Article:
activism books energy

Book review: Stopping Oil

Just Stop Oil has been a high profile campaign in the UK in the last year or so. It has one simple demand – to stop all new development of oil and gas. And as the debate that they started rumbles on, it’s helpful to take a moment to look at a success story. Stopping Oil tells the story of the opposition that emerged in response to New Zealand’s move into fossil fuel extraction, and how it was ultimately curtailed.

Starting around 2008, New Zealand’s government began a concerted effort to grow the country’s small fossil fuels sector. The arguments were familiar: “that economic growth is essential, that oil was an untapped resource, and it would be irresponsible not to make use of it.” As overtures were made to the industry to invest in NZ’s offshore oil and gas, activists began to organise against it under the banner of the Oil Free movement.

Some of this campaign echoed protests elsewhere, and there are certain similarities with the anti-fracking movement in the UK. Other parts found a distinctive local expression, such as the school strikes. Known as School Strike 4 Climate regionally, an impressive 3.5% of the population were mobilised to take part. There are also parts of the campaign that are uniquely Kiwi. Maori groups drew on indigenous concepts of responsibility to the land, as well as colonial era treaties that promised consultation.

As usual, there was a push-back against this organising. One of the strengths of the book is its media analysis of how the protests were reported – how protesters were stereotyped and their demands misrepresented, and how the newspapers rallied to the cause of economic growth. The government also responded, bringing in new laws to restrict protest rights. The book describes the various attempts to “control, tame and delegitimise the message and various actions of the Oil Free activists.”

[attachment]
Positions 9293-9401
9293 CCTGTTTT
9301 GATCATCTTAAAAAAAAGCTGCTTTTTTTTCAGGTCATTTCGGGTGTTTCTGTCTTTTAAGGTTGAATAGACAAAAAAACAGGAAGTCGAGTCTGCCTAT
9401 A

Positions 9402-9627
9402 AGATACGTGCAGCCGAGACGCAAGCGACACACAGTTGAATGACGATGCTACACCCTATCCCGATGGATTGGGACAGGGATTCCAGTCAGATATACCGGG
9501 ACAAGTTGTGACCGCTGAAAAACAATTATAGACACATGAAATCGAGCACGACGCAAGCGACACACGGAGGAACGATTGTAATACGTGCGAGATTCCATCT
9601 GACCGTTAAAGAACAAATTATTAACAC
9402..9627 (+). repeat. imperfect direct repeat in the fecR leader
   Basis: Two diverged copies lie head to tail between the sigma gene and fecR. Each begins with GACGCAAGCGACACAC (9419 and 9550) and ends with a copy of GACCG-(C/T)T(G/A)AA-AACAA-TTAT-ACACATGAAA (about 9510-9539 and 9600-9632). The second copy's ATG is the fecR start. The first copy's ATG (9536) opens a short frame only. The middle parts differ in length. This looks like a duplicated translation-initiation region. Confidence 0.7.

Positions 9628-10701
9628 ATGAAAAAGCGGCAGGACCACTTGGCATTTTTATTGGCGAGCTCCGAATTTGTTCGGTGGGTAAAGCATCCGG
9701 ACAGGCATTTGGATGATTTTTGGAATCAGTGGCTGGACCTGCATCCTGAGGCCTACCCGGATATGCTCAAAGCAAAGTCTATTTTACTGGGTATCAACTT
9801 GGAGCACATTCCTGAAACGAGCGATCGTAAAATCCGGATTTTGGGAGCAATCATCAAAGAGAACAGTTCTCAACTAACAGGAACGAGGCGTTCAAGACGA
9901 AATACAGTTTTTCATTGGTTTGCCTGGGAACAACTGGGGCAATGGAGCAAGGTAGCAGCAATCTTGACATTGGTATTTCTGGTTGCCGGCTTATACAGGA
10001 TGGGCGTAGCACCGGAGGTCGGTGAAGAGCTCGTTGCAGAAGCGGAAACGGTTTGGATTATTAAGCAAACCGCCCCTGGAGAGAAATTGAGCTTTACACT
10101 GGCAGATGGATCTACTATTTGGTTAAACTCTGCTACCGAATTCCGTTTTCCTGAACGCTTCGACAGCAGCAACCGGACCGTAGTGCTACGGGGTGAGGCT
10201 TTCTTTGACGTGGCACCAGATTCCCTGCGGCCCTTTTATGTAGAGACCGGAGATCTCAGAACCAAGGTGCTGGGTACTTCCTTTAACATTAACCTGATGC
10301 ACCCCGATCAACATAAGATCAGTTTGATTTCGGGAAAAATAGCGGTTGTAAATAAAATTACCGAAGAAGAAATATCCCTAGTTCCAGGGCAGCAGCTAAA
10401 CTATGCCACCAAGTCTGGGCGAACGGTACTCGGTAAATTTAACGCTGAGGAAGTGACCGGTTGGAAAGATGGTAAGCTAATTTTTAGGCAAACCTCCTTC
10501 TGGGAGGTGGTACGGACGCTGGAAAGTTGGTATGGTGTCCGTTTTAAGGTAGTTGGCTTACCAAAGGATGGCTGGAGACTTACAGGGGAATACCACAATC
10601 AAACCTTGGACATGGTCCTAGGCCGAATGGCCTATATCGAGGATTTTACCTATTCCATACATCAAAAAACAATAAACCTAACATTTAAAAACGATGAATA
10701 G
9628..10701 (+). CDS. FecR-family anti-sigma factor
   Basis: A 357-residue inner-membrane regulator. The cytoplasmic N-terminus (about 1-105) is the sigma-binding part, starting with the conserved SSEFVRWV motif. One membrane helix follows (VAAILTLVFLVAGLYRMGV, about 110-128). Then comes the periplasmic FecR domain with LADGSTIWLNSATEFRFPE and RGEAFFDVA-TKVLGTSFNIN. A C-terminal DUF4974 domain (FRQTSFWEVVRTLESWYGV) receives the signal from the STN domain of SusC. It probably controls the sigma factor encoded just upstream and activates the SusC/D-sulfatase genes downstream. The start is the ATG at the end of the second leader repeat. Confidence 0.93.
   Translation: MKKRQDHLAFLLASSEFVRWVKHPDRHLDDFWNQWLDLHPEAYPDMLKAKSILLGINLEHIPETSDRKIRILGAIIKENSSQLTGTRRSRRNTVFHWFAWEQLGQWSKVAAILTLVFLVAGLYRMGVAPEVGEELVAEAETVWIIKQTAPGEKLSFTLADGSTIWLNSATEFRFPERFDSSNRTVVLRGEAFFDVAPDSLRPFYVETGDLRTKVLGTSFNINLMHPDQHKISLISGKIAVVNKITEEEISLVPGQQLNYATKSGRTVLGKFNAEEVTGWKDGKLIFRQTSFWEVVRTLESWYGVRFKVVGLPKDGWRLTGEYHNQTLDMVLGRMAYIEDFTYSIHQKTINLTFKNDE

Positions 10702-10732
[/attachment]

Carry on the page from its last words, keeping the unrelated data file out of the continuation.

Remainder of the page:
It also analyses the messages that found an audience, and looks at their strengths and weaknesses. For example, the movement built alliances around oil spills, tapping into the cultural significance of the beach to New Zealanders. That helped to bring people into the campaign, but possibly at the expense of messaging around climate change or justice.

In 2018 the newly elected Ardern administration announced that there would be no new permits for oil and gas. Oil had effectively been stopped, with a couple of caveats – existing licenses remained in play, and a change of government may yet overturn the victory and restart drilling.

Stopping Oil is a useful study of this story, academic but accessible, specific but full of universal insights. It’s like a debrief on the movement and what we can learn from it, for the benefit of the rest of the world. When you look at where Just Stop Oil got to last year, it’s clear that we need to learn as much as we can from others. What works? What resonates? How do we build strategic alliances? Otherwise, we risk looking like hippies throwing soup.

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